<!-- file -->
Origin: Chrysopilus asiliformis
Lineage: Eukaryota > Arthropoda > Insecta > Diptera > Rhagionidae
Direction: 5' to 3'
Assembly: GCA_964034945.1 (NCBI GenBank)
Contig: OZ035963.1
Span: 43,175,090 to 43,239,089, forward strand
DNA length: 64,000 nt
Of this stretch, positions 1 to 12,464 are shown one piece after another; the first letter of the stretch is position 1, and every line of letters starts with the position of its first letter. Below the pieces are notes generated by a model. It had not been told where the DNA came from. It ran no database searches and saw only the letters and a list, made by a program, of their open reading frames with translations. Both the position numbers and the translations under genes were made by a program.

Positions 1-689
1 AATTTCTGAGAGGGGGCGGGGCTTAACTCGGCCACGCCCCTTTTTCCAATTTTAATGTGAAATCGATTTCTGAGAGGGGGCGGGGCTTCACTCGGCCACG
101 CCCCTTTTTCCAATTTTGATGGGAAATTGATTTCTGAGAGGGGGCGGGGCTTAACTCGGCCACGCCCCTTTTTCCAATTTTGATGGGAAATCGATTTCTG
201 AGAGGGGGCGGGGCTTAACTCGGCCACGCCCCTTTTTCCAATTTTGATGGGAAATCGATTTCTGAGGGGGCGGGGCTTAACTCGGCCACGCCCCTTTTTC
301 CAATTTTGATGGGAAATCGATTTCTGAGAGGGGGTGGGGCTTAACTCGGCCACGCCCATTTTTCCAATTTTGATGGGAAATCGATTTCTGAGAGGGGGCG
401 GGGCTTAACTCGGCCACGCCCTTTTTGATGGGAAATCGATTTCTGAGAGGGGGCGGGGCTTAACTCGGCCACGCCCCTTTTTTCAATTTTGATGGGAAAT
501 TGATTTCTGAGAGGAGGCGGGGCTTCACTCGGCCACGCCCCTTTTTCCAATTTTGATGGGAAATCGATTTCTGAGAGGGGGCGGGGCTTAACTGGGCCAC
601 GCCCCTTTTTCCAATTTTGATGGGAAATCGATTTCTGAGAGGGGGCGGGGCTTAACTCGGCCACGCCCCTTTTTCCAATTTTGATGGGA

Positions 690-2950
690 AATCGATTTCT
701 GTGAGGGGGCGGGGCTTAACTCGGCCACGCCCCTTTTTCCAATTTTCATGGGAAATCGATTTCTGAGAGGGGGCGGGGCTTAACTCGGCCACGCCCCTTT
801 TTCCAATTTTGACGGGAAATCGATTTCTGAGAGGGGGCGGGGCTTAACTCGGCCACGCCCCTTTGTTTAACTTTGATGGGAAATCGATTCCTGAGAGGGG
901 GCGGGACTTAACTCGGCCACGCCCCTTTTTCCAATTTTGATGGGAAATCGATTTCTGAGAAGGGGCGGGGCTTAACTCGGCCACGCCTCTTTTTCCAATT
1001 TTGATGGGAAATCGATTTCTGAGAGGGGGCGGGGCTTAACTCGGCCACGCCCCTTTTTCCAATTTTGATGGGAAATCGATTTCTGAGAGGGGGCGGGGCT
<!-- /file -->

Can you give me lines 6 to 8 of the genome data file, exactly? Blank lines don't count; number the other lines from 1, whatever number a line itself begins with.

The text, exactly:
Span: 43,175,090 to 43,239,089, forward strand
DNA length: 64,000 nt
Of this stretch, positions 1 to 12,464 are shown one piece after another; the first letter of the stretch is position 1, and every line of letters starts with the position of its first letter. Below the pieces are notes generated by a model. It had not been told where the DNA came from. It ran no database searches and saw only the letters and a list, made by a program, of their open reading frames with translations. Both the position numbers and the translations under genes were made by a program.